ment. Hall's Catarrh Cure, manu
factured by F. J. Cheney &Co., Tole
do, Ohio, is the only constitutional
cure on the market. It is taken in
ternally in doses from 10 drops to a
teaspoonful. It acts directly on the
blood and mucous surfaces of the
system.' They offer $100 for any
case it fails to cure. .Send for circu
lar nnd testimonials. Address
F. ,J. C'iiknky & Co., Toledo, O.
IS-iy-Sold by all Druggists, 75c.
KaarLTPT cf 'Waite's Celebrated Orae-dy 0,
"f rernium Band tnd Orchestra.
Sr. STilrs HIcAical Cov Elkhart, Ind.
Von will remember the condition I was Ii flro
yor-s nco. when 1 v.-i:s i lilictivt with a combina
tion cf "cUsca-es. and tho:: h'thorowas No hclp
ron wc 1 tried ell kin' l tv-dicines.and (cores
of eminent phvsiciuns. M.. n.-rvcs wereprostrated.
Tr.-KiiK i:ic diz"zines. lu-nri trouble ond all the ilia
tlmt muke life miserable. I coiuiuuuccd. to take
DR. MILES' NERVINE
n-id in throe months wns pcbfcctly conro.
Iu inv trnvelaciteh year, w lien I eoe the thousuiiua
ol I'yaieul wrecks, suftvriiig from nervous pros
c n m. trillion, tnking prescriptions from
fMi fi3li local physicians who nave no knowl
fc a f"lW edge of their caso. nnd whose dc:itn.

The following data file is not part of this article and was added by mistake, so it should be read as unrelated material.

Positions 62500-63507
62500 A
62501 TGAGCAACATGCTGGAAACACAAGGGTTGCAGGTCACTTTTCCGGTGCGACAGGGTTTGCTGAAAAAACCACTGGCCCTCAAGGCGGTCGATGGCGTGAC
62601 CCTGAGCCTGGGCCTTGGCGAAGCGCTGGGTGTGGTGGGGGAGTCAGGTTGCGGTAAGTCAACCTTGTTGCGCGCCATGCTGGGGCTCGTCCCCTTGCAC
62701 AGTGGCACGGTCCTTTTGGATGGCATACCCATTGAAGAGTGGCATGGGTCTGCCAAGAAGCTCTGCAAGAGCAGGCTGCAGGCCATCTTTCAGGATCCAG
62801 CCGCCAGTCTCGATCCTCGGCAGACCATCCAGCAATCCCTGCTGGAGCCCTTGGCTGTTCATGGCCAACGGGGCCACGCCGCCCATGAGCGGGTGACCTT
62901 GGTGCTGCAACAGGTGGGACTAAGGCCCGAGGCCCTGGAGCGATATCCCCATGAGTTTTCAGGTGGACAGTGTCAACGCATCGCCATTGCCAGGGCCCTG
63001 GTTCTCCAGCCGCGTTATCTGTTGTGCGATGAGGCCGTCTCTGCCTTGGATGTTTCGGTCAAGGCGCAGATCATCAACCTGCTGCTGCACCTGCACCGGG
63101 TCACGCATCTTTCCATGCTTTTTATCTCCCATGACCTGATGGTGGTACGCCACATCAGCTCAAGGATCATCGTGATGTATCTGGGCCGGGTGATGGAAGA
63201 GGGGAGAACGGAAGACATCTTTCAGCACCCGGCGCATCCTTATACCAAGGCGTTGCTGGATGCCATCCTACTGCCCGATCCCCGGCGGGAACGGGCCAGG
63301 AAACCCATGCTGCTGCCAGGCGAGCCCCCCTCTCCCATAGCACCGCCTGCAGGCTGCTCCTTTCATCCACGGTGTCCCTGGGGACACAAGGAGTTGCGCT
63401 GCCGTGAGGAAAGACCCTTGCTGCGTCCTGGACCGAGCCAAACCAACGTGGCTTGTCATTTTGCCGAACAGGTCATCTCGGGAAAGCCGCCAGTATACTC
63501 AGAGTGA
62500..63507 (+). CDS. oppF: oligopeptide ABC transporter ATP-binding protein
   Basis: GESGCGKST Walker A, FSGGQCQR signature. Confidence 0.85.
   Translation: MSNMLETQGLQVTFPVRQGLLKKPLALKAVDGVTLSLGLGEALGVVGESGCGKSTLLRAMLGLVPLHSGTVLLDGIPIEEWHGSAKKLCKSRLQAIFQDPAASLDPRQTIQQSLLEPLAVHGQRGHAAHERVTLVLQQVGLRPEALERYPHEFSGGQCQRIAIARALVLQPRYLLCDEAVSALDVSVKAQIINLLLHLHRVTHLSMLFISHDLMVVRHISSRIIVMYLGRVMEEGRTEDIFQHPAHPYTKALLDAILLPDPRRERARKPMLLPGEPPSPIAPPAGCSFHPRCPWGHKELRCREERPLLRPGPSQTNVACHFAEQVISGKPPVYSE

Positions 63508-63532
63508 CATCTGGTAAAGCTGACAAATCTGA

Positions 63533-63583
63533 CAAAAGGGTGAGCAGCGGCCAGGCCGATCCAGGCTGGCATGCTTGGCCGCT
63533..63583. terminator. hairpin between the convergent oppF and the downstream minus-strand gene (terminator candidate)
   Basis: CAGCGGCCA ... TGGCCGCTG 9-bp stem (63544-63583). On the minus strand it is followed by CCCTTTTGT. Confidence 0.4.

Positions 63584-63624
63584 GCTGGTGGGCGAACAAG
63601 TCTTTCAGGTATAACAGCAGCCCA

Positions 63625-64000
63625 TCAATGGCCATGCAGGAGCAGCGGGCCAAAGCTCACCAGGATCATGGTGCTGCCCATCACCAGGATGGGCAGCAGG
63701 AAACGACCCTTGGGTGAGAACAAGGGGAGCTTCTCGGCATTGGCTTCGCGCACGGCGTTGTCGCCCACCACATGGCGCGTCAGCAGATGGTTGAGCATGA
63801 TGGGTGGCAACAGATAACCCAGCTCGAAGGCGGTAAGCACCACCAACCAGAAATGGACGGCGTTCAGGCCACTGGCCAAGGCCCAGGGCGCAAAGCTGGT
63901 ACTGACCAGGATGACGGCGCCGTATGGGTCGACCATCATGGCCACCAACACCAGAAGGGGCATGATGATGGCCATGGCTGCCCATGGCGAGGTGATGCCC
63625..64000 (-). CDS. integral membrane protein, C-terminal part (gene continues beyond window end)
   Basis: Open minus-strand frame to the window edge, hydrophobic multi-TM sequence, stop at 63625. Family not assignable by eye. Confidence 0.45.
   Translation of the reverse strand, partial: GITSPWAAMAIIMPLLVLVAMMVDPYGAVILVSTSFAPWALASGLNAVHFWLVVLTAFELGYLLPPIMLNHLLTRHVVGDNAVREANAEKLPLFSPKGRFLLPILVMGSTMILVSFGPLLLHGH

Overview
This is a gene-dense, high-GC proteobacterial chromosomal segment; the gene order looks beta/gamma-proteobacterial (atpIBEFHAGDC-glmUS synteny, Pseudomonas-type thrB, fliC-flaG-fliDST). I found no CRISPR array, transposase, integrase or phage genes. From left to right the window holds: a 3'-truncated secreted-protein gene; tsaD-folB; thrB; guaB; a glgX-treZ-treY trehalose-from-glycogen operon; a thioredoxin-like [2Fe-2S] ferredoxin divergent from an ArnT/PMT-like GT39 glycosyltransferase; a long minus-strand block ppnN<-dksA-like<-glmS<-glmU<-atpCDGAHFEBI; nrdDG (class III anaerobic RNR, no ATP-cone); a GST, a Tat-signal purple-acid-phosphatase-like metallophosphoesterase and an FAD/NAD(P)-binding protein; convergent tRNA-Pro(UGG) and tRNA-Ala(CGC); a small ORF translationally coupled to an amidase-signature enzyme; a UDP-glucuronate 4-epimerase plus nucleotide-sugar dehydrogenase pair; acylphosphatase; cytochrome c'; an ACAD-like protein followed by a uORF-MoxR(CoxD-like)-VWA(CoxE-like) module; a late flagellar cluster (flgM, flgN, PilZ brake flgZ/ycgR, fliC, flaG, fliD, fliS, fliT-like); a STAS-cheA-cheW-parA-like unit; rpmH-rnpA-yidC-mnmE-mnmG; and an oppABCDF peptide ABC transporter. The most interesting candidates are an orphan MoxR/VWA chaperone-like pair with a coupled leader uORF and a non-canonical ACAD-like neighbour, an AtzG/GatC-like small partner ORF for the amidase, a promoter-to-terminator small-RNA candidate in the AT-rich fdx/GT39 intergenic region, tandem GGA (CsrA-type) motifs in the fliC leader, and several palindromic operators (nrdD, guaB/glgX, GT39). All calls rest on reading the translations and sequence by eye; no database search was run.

in certain, I feel like going to them and Baying,
"cct Dr. MiLts- Nervine kd bc coneo." !
rr: profession, trm m rra w hero thora
oresorrmiiVBU jll I -C p U fferers from
r.verwork.inen' tal prostra-
turn i. wi iii-rvrai exhaustion, broncht on by tho
character of tho buaiaesa engaged in, I would
as a bure care for all suffering from these cause
Jamzs K. Waits.
Sold on a Positive CJuarnnte.
Dr. MILES' PILLS 50 Dose25Ct
makes no difference what kind. Using
greasy and inferior soaps is one road
to premature decay sore hands
sore hearts clothes never clean.
Not so when
is used. (Jneertuiiv proceeds me
labor of wash-day with health and
long lire assurea. nanus an ugm
hearts lisrht clothes pure and white
as a ureeniana snowann.
JAS. S. KIRK & CO., Chicago.
Dusky Diamond Tar Soap. "-IL8
'i JoTVx iw
A tew and Complete Treatment, conil!t in jr of